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Interview: Trace Adkins ready for close-up

By PAT NASON, UPI Hollywood Reporter   |   Nov. 19, 2003 at 1:28 PM
LOS ANGELES, Nov. 19 (UPI) -- Country music star Trace Adkins wants to get more involved in acting in movies and TV, but only if he can do it on his terms.

The multi-platinum Capitol Records performer was in Los Angeles recently for an invitation-only gig at the House of Blues to promote his upcoming release, "Comin' on Strong" -- and not incidentally, to see what he could do to stoke interest among casting directors in his acting ability.

"I've been pretty much aggressive, by Nashville standards, about coming out here three or four times, meeting casting directors -- just trying to get a foot in the door," said Adkins in an interview with United Press International.

There is ample precedent for parlaying country music popularity into Hollywood opportunity.

Kenny Rogers virtually owes his acting career to the enduring character of his signature hit record, "The Gambler." Jerry Reed -- who had good-timey hits in the '70s with "Amos Moses" and "When You're Hot You're Hot" --had a successful run in the movies as Cletus in a series of "Smokey and the Bandit" movies. Reba McEntire is the star of her own TV comedy on The WB, and even starred on Broadway in a revival of "Annie Get Your Gun."

The list of country singers who added TV and screen credits to their resumes includes Garth Brooks, Tim McGraw, Willie Nelson and the late Johnny Cash. Faith Hill is in the cast of the upcoming remake of "The Stepford Wives," starring Nicole Kidman, Bette Midler and Matthew Broderick.

Adkins already has some acting credits -- including an upcoming appearance on "King of the Hill," as a character called Big John the Trucker. He is scheduled to return to Emmy-winning animated comedy next season, also as a truck driver, but this time his character is named Elvin.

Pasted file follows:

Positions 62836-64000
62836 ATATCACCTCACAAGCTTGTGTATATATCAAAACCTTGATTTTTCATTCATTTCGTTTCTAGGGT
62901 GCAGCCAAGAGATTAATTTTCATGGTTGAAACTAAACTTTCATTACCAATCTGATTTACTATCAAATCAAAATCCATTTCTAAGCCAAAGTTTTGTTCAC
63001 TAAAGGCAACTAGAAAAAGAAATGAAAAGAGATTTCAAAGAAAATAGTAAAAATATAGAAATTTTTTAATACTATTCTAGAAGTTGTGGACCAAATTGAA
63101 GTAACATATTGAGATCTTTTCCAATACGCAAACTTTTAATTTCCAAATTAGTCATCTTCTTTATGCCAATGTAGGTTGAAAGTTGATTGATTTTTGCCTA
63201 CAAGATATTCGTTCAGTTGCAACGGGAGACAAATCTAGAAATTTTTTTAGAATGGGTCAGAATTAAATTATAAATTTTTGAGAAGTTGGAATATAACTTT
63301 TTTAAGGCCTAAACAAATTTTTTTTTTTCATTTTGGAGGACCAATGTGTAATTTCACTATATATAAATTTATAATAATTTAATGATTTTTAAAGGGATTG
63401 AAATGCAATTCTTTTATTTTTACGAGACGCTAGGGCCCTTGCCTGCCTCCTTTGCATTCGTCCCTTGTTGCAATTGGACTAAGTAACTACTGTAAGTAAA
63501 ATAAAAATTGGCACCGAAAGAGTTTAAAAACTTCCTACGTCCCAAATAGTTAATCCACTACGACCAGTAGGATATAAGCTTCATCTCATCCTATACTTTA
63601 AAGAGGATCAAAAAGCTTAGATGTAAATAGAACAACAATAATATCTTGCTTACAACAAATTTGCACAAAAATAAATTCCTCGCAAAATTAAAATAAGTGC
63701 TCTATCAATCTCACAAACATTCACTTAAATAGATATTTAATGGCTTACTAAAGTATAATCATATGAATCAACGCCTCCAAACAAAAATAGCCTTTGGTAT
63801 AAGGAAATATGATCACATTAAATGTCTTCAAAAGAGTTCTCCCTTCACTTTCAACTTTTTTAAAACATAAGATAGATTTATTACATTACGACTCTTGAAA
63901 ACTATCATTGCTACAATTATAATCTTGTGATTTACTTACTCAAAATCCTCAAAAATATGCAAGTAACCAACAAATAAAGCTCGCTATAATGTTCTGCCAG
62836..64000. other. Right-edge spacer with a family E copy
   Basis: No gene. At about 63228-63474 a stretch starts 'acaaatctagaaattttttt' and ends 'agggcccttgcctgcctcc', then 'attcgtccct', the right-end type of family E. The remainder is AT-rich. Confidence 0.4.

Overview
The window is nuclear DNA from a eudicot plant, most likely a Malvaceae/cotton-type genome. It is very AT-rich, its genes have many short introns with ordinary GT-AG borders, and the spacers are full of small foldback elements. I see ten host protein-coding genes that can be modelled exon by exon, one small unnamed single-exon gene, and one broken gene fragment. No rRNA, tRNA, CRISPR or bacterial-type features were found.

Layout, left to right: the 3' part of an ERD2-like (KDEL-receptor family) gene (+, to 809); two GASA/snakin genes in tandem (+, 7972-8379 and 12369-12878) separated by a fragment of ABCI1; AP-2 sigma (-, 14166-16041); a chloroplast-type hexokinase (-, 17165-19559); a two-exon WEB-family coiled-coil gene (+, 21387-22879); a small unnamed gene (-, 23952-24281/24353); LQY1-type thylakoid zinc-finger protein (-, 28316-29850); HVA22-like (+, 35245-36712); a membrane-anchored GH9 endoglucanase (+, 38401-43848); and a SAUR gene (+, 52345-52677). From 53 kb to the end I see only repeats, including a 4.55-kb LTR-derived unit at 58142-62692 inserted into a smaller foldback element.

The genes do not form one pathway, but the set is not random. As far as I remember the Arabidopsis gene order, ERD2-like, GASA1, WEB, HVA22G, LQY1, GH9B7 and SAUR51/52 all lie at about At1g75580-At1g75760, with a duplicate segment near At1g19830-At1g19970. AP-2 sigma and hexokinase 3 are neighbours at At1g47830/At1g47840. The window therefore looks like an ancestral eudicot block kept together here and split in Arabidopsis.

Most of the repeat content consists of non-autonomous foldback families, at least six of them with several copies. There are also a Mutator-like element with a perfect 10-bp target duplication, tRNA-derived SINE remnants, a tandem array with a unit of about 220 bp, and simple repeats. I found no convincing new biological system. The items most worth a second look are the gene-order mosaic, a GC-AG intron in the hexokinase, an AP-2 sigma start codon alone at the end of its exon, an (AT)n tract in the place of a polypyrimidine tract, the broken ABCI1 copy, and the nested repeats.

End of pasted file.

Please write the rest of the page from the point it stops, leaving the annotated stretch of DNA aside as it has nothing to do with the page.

His rich baritone voice would seem to make him a natural for voiceover work, and he told UPI he had recently been cast in a leading role in "The Fox and the Hound 2, Friends Forever." Adkins is scheduled to start work next month on the project, which also features McEntire.

Adkins said he has no idea whether Hollywood has bigger plans for him, but he's open to just about anything that's offered.

"Anything up to soft porn," he joked.

At 6-feet, 6-inches -- and every inch, apparently, the cowboy -- the Springhill, La., native will not be right for every role. But then, what actor is?

He can't understand, though, why he wasn't called to be part of recent Western movies -- including "Open Range," starring and directed by Kevin Costner.

Asked if he was studying acting, to prepare himself for movie and TV work, Adkins said he was not.

"I would if it gets to that point," he said, "but I'm not going to waste my time doing it if I'm not going to get a chance to use it."

Adkins conceded that "Hollywood people would just completely scoff" at that attitude. But he said studying acting now would be like learning a trade at a trade school, and then not practicing the trade.

In any case, he enjoys a luxury that tens of thousands of aspiring Hollywood actors do not have -- an increasingly successful career as a recording artist and concert tour attraction.

"(Acting is) not something I want to make my living doing," he said. "I just want to flex my creative muscles."

By the way, if casting directors want to know how Adkins sees himself, it is as what he called "the reluctant bad guy" -- a character he said shows up not just in movies and TV shows, but even in a lot of music.

"A lot of people, even in the music field, have grown accustomed to thinking that, 'Man, at heart I'm a good guy, but I can't help being an ogre,'" he said.

"Comin' on Strong" is due in record stores in Dec. 2. Adkins' appearance on "King of the Hill" is scheduled for Dec. 14. The episode will also feature the voices of Brad Paisley, George Strait, Deanna Carter and Alan Jackson.

© 2003 United Press International, Inc. All Rights Reserved. Any reproduction, republication, redistribution and/or modification of any UPI content is expressly prohibited without UPI's prior written consent.
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